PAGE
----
New changes in Roundup policy are encouraging

2013-03-25_Roundup_Maria

Maria Arrellaga

Sam Shrull dances with the American flag at the Sigma Chi fraternity’s party Saturday afternoon during UT Round-Up weekend.

Willa Young

Roundup has a bad reputation. It’s difficult to blur that clear-cut distinction because, in a way, this reputation comes with good reason. Thousands of young adults flood West Campus each spring, clad in different hues of radioactive glow, causing chaos and mayhem at the largest Greek event of the year. Alcohol flows, music booms and lights paint the sky in pulsing vibrancy.

So why is it that I am feeling this foreign sense of pride? Why is it that this event only makes me more sure of my decision to come to the University of Texas?

Perhaps it is because when friends and family back home in California ask me why I would leave paradise for the stagnant and blistering reality of the Texas plains, I have a simple answer.

My University is one of the finest institutions of higher learning in the nation, with many schools ranked with the likes of Harvard and Yale. My school is placed in a city teeming with diverse and dynamic culture that begs to be different. My school has sports teams that cause childlike anxiety among the toughest men. And in one weekend, my school of leaders, thinkers and achievers can have more fun than any other place can scarcely imagine.

But maybe that’s just my newly adopted Texas ego.

Surely applauding our student body for its ability to intake obscene amounts of alcohol while maintaining perfect GPAs isn’t exactly commendable. Roundup is, first and foremost, a massive party. Shocking as it may seem, it wasn’t always that way. It was actually once a university-sanctioned event.

“For 60 years Roundup was a spring semester weekend of homecoming events, parades, competitions and dances,” Assistant Dean of Students Elizabeth G. Medina said in a letter to all Greek affiliated students. “The decision to discontinue sponsorship came after a series of racially inflammatory incidents associated with the weekend and as a result, Roundup has not been an official university event since 1990.”

High school recruitment was another factor that separated Roundup Weekend from the university. High school seniors would receive their acceptance letters to UT, then celebrate by attending Roundup weekend. Greek organizations wearing their letters from head to toe would use this opportunity to do some early recruiting before fall rush.

A strict policy of no high school students in any Roundup event was enforced this year by the Greek governing bodies. The University Panhellenic Council and the Interfraternity Council threatened to enforce large fines to any organization found “dirty rushing,” or associating with future rushees, or helping any high schoolers get into Roundup events. Standardized wristbands were required to attend any event, and valid college ID’s were scanned at each wristband station to ensure no high school students could gain access.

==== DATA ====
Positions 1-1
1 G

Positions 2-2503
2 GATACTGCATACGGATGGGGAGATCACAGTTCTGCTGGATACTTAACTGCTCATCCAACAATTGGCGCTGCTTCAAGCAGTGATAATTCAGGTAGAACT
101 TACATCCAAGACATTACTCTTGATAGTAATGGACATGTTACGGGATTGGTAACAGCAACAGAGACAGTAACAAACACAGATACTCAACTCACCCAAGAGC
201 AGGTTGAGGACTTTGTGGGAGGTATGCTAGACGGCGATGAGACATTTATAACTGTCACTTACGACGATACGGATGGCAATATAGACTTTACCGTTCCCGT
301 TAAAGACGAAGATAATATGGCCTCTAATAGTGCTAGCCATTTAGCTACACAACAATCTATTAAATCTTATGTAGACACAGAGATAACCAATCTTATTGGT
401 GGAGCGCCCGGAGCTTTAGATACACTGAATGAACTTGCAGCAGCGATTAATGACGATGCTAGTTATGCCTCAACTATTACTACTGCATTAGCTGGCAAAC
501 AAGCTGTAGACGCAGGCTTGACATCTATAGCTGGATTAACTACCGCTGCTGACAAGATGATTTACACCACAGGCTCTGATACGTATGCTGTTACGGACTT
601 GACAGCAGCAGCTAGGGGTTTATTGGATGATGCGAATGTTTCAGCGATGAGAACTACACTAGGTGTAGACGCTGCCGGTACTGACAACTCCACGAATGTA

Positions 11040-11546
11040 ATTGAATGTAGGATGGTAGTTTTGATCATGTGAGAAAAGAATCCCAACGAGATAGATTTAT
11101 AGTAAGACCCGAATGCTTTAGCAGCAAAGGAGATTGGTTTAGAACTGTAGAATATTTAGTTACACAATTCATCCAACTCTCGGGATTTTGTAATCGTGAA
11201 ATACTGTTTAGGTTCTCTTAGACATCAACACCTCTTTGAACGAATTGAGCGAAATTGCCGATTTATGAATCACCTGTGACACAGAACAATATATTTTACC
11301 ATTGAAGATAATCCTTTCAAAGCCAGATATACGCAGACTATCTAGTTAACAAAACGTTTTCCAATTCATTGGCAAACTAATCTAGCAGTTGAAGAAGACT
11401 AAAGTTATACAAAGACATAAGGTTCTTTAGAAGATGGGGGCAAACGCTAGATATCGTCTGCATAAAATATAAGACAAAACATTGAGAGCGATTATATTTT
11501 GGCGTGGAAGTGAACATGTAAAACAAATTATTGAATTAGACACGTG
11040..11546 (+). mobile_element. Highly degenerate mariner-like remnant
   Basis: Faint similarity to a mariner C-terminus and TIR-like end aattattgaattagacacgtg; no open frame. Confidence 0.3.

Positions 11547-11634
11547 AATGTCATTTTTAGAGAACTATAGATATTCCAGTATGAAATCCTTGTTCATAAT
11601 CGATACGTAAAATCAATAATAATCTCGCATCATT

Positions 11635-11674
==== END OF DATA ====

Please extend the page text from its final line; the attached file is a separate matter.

Any unapologetically loyal member of a sorority or fraternity, including myself, would naturally want a leg up on the competition in recruiting new members, but this policy creates a much more fair process.

You see, the advantage a potential new member can gain by knowing even one person in the house of their choice is astronomical. It is very difficult to get into any sorority at UT if the rushee does not send in multiple letters of recommendation, pictures and references. But even that isn’t enough. Just like searching for a job in the real world, who you know is everything. 

As I said before, I am an out-of-state student. I did not know a soul before stepping onto this campus last August, and I was at an extreme disadvantage for recruitment. Women and men from Texas could easily take a weekend trip to Austin, get their name out, make friends in sororities and secure their spots months in advance by attending Roundup. Thousands of other out-of-staters had no such opportunity.

It is a commendable step on the part of the UPC and the IFC to halt any unfairness in recruitment that comes with Roundup. 

Obviously there is no way to cut off all high schoolers from attending Roundup. The hype and tradition is extremely attractive to the sheltered rebels in Texas high schools. I presume there will never be a year without some seriously underage party-goers. This year a box of wristbands was stolen from the wristband station at the corner of 25th Street and Pearl Street with the stolen wristbands likely distributed to sneaky high schoolers. The station was forced to move on campus to prevent further theft.

Even with the intense restrictions, some impressively sly high schoolers still made their mark on West Campus last weekend. But the fact that the Greek community is finally taking action on this unfortunate and unfair reality should be appreciated.

I won’t lie and say that Roundup is something the University should be proud of. It is dangerous, baffling and frankly, insane. But the Greek community is actually taking steps toward positive change and taking advantage of the infamous party scene to do some good.

There are plenty of complaints that can be made about Roundup Weekend, many of which I will whole-heartedly agree with. However, this year I can take a look at this large student community and know that we are one step closer to a fairer system in recruitment, and a more positive presence on campus.

Published on March 25, 2013 as "Roundup changes prove positive".